Human T follicular helper cells in primary immunodeficiencies
PURPOSE OF REVIEW: To summarize our understanding of the biology of T follicular helper (Tfh) cells and how insights into this are being provided by the study of human monogenic immunological diseases. RECENT FINDINGS: Antibody production is a key feature of the vertebrate immune system. Antibodies neutralize and clear pathogens, thereby protecting against infectious diseases. Long-lived humoral immunity depends on help provided by Tfh cells, which support the differentiation of antigen-specific B cells into memory and plasma cells. Tfh cells are generated from naive CD4 T cells following the receipt of inputs from various cell surface receptors. Although genetically modified mice have provided a great understanding of the requirements for generating Tfh cells, it is critical that the requirements for human Tfh cells are also established. This is being achieved by the systematic analysis of humans with monogenic mutations that cause primary immunodeficiencies characterized by impaired humoral immunity following infection or vaccination. SUMMARY: The elucidation of the mechanisms that regulate Tfh cell generation, differentiation and function should reveal targets for novel therapeutics that may offer opportunities to manipulate these cells to not only improve humoral immunity in the setting of primary immunodeficiencies but also temper their dysregulation in conditions of antibody-mediated autoimmunity.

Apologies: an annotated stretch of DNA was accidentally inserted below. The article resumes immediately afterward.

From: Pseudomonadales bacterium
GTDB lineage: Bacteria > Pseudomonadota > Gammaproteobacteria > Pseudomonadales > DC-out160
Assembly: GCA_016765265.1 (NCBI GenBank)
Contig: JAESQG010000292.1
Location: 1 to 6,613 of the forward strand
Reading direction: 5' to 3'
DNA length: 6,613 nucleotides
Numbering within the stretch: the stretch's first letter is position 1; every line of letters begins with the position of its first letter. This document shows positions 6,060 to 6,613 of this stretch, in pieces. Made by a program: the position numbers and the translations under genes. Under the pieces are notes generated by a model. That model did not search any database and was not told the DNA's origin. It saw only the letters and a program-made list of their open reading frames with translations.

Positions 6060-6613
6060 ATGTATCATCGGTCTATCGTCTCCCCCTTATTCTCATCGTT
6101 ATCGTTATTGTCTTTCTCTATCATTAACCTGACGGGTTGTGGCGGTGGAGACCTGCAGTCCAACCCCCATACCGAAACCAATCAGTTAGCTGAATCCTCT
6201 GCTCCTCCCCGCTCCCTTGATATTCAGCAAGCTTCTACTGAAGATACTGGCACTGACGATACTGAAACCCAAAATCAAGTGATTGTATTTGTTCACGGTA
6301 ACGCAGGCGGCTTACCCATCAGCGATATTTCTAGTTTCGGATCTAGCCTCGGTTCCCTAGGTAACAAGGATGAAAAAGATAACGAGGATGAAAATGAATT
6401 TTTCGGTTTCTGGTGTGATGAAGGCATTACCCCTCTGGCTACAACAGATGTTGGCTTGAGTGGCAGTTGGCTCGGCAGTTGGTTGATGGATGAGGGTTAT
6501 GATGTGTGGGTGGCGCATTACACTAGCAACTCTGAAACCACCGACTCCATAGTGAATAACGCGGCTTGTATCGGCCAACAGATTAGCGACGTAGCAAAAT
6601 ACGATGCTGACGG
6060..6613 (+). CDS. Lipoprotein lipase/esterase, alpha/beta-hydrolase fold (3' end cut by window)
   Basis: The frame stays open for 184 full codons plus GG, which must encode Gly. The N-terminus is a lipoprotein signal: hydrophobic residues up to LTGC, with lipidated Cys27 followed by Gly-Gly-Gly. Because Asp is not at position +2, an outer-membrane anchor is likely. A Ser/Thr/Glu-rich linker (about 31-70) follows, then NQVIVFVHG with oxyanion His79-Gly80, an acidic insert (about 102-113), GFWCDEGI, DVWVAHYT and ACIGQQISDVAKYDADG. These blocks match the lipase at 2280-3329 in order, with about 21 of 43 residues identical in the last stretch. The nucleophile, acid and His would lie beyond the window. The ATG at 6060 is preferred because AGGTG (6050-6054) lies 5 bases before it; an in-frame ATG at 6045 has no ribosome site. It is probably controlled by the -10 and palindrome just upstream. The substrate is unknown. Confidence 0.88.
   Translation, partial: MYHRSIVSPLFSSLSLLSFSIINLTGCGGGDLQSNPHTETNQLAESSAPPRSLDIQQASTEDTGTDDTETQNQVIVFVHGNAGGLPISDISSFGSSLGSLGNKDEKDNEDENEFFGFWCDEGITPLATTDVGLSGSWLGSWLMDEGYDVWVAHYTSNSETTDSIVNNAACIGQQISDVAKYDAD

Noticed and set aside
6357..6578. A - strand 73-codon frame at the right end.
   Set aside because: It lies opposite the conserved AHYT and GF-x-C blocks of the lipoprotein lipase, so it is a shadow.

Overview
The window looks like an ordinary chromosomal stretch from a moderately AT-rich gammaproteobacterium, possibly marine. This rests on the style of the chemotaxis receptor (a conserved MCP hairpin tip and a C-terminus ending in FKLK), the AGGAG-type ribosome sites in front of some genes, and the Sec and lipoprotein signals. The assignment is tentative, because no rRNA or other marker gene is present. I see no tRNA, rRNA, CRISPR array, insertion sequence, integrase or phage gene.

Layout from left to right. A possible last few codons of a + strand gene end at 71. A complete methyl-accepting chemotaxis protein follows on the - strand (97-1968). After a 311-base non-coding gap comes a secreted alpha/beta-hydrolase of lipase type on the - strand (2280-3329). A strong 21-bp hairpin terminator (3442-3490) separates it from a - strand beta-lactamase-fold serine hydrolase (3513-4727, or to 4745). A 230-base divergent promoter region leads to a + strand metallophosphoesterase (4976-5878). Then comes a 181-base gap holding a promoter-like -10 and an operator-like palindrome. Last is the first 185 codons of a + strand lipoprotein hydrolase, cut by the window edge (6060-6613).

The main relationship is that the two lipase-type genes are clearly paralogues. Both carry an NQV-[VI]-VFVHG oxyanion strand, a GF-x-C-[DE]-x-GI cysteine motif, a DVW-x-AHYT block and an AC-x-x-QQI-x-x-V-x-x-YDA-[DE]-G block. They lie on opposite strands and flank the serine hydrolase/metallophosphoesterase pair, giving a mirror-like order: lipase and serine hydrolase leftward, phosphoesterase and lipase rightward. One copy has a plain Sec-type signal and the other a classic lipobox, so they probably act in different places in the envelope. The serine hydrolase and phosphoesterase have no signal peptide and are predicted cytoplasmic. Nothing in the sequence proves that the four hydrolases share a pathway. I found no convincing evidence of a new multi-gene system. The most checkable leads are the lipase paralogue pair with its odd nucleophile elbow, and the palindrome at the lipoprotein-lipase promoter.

|Authors||Ma, C. S.; Uzel, G.; Tangye, S. G.|
|Publisher Name||CURRENT OPINION IN PEDIATRICS|
|URL link to publisher's version||http://www.ncbi.nlm.nih.gov/pubmed/25268404|
|OpenAccess link to author's accepted manuscript version||https://publications.gimr.garvan.org.au/open-access/12233|